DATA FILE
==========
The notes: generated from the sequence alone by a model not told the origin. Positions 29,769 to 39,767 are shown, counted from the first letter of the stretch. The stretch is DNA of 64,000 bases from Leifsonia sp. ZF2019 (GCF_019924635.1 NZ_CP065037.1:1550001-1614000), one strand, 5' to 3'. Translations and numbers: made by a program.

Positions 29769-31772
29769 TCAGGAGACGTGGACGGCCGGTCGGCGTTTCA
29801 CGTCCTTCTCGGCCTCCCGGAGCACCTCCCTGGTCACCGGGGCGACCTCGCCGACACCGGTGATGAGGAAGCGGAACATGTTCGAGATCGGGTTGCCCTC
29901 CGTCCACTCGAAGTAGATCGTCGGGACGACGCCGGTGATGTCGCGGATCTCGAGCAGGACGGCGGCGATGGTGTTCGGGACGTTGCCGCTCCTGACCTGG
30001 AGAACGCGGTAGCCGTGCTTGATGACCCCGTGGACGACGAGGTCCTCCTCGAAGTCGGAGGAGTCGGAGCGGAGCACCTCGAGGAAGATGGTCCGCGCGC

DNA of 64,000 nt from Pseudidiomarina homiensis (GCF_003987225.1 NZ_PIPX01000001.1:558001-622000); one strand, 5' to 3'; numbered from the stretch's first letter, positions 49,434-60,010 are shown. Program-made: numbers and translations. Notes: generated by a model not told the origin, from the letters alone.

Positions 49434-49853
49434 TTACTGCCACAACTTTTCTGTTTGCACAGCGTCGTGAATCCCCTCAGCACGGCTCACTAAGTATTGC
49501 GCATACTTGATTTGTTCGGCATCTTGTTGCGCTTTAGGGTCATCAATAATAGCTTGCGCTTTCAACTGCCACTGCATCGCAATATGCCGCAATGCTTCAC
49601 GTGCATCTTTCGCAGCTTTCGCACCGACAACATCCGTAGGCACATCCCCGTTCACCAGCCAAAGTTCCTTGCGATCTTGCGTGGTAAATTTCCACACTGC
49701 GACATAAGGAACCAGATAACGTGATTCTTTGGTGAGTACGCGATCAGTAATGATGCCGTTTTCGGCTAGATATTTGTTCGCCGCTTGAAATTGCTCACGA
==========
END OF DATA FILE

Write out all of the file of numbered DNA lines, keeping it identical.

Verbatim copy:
The notes: generated from the sequence alone by a model not told the origin. Positions 29,769 to 39,767 are shown, counted from the first letter of the stretch. The stretch is DNA of 64,000 bases from Leifsonia sp. ZF2019 (GCF_019924635.1 NZ_CP065037.1:1550001-1614000), one strand, 5' to 3'. Translations and numbers: made by a program.

Positions 29769-31772
29769 TCAGGAGACGTGGACGGCCGGTCGGCGTTTCA
29801 CGTCCTTCTCGGCCTCCCGGAGCACCTCCCTGGTCACCGGGGCGACCTCGCCGACACCGGTGATGAGGAAGCGGAACATGTTCGAGATCGGGTTGCCCTC
29901 CGTCCACTCGAAGTAGATCGTCGGGACGACGCCGGTGATGTCGCGGATCTCGAGCAGGACGGCGGCGATGGTGTTCGGGACGTTGCCGCTCCTGACCTGG
30001 AGAACGCGGTAGCCGTGCTTGATGACCCCGTGGACGACGAGGTCCTCCTCGAAGTCGGAGGAGTCGGAGCGGAGCACCTCGAGGAAGATGGTCCGCGCGC

DNA of 64,000 nt from Pseudidiomarina homiensis (GCF_003987225.1 NZ_PIPX01000001.1:558001-622000); one strand, 5' to 3'; numbered from the stretch's first letter, positions 49,434-60,010 are shown. Program-made: numbers and translations. Notes: generated by a model not told the origin, from the letters alone.

Positions 49434-49853
49434 TTACTGCCACAACTTTTCTGTTTGCACAGCGTCGTGAATCCCCTCAGCACGGCTCACTAAGTATTGC
49501 GCATACTTGATTTGTTCGGCATCTTGTTGCGCTTTAGGGTCATCAATAATAGCTTGCGCTTTCAACTGCCACTGCATCGCAATATGCCGCAATGCTTCAC
49601 GTGCATCTTTCGCAGCTTTCGCACCGACAACATCCGTAGGCACATCCCCGTTCACCAGCCAAAGTTCCTTGCGATCTTGCGTGGTAAATTTCCACACTGC
49701 GACATAAGGAACCAGATAACGTGATTCTTTGGTGAGTACGCGATCAGTAATGATGCCGTTTTCGGCTAGATATTTGTTCGCCGCTTGAAATTGCTCACGA